I know what you’re thinking when you read the title: “It’s called a library.” True.
However, Reading Rainbow recently resurrected itself, emerging from several years of “hiatus,” as an iPad app subscription service. This blog is about subscription services which offer various features and why I think they might be worth it.
Reading Rainbow – free to try for iPad, subscription is $29.99 USD for six months
With all the educational research and backing of PBS, Reading Rainbow was a hit television series for many years. Its branding had several recognizable parts, including a distinct theme song, a consistent format, and a trusted host: LeVar Burton. Having acquired the rights to Reading Rainbow, LeVar Burton is the powerhouse behind the iPad app subscription service.
The new Reading Rainbow (the iPad app) is free to download and users can try out one book before being told to subscribe. Users input his/her name, age range, sex, and three top choices for categories of books. There’s quite a nice tour with a video from Burton, much like the television series used to do. When you get around to choosing a book, it’s narrated in the same way that it was on the show, with the addition of rainbow buttons to see animated portions of the illustrations. I chose Oliver Otter’s Own Office as my starter book, and although it was a bit buggy in terms of the timing of highlighted paragraphs to the narration, it was a lovely book with great narration, and I think that’s what’s selling me on the service.
When finished reading, users can play around with stickers (though it’s not as fun as I thought it would be), take video field trips (only one is free during the trial), play games, and browse through the library of other books. Users’ (digital back)packs within the app can only hold five books at a time, but my guess is that this actually helps save space on the iPad. Parents can log into ReadingRainbow.com for progress reports and a list of books read, so there’s a reference to return to if a child really likes a certain book.
I would highly recommend it and am strongly considering subscribing myself.
A Story Before Bed – free to try for iPad, iPhone, Mac and PC, in-app purchase of $99.99/year subscription
The main function of this service is to provide books while simultaneously allowing users to record videos reading them. Once recordings are complete, they can be shared through email and viewed repeatedly from what I presume are the A Story Before Bed servers.
While I would think it’s easier to just to do this over something like Vimeo with books from the library, it does help that the main focus is on the book with a little Skype-like video of the person who recorded the reading. Book titles are listed with age and number of pages so it’s easy to pick out a book from the “library.” As one comment in the testimonials suggests, perhaps the biggest sell of this service is being able to document memories, particularly of grandparents who “live far away or are no longer with us.”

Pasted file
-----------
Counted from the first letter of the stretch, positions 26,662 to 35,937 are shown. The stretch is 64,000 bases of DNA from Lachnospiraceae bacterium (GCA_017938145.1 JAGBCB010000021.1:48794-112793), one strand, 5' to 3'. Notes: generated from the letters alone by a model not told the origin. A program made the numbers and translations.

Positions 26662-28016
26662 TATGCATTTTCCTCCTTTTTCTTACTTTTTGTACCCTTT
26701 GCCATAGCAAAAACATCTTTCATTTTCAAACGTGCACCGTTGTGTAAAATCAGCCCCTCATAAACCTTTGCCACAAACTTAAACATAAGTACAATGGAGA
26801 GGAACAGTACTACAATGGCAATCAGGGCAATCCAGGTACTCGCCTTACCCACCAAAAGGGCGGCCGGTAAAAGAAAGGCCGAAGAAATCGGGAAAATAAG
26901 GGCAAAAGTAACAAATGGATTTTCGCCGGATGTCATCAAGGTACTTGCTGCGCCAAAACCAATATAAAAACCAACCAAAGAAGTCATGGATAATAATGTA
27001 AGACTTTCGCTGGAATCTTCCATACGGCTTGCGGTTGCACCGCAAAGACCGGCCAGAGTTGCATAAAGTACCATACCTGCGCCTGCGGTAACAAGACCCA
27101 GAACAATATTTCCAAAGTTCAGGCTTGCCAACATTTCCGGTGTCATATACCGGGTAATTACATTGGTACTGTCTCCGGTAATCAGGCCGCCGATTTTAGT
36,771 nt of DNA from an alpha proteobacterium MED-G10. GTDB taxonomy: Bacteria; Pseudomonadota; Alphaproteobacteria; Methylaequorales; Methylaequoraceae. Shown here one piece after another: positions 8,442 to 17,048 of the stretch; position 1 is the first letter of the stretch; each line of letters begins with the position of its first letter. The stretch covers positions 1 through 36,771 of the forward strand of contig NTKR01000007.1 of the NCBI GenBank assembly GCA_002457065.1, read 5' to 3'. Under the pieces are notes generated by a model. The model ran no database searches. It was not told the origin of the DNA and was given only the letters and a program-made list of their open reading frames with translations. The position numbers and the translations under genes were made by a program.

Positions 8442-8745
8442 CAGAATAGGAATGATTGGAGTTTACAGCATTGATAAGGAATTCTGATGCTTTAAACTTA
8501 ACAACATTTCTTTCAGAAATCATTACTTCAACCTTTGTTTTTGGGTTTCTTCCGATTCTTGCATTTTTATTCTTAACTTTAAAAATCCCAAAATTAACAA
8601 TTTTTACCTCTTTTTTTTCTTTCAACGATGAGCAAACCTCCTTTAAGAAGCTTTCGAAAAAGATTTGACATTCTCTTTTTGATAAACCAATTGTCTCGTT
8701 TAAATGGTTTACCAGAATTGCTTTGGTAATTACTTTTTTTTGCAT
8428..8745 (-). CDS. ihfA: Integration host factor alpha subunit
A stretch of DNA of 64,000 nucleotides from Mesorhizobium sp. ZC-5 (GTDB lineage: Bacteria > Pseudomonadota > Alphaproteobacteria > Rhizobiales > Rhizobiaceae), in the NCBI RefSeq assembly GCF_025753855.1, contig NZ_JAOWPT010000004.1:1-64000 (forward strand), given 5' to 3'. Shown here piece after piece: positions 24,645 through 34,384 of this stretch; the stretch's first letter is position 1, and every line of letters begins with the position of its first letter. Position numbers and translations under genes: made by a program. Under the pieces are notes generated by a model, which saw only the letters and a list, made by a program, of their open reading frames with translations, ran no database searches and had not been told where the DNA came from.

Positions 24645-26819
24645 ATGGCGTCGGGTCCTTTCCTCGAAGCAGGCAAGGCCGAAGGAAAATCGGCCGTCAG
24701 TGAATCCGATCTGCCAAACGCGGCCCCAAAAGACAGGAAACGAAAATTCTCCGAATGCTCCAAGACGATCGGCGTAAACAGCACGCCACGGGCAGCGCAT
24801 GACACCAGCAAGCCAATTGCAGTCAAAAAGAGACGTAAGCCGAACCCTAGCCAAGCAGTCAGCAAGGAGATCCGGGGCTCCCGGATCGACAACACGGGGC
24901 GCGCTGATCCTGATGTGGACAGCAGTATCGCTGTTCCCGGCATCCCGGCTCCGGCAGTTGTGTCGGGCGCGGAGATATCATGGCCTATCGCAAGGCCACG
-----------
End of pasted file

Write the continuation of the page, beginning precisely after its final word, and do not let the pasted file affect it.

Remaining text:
I guess it also helps to create that read-together feeling without needing two copies of each book (one for the reader and one for the recorder). I would also think that it might assuage some guilt in parents who work really long hours or often travel to be able to record the book ahead of time; but in those cases, I might recommend FaceTime or Skype.
Speakaboos – available online, coming soon to devices as an app, subscription is $4.99 USD/month or $49.99 USD/year
You could call this a video site, but I’m calling this book-related since the videos seem a lot like jazzy versions of Reading Rainbow-style reads. These videos feature celebrity narration, music, animation, nice camera work and clear closed captioning so users can follow the words as they’re being read. Text isn’t highlighted word-by-word while read (as I usually prefer if kids are not reading physical books), though sentences are relatively short as they appear on screen.
The Speakaboos boasts stories, songs, games and printables (like worksheets, quizzes, lesson plans, colouring pages, etc.), so it’s filled with activities for online and offline use. There are also special categories of books like Spanish, Bollywood, Bed Thyme (with stories read by celebrity chef Anthony Bourdain or author/actress Ariane Smith), and Arthur. The site is really easy to navigate and search functions are streamlined to filter options for theme, author and celebrity.
The site looks like it’s in the midst of a grand revamp, so big changes could be on the way. I would love to see a “read by myself” functionality and a kids dictionary so that readers can look up how to pronounce certain words on their own, but perhaps those functions are already in progress or live by the time you read this.
Overall, these services are a great way to find new stories, give kids ideas about how to look at the world in a different light, and open them to new experiences in a very safe way.
Image from Reading Rainbow app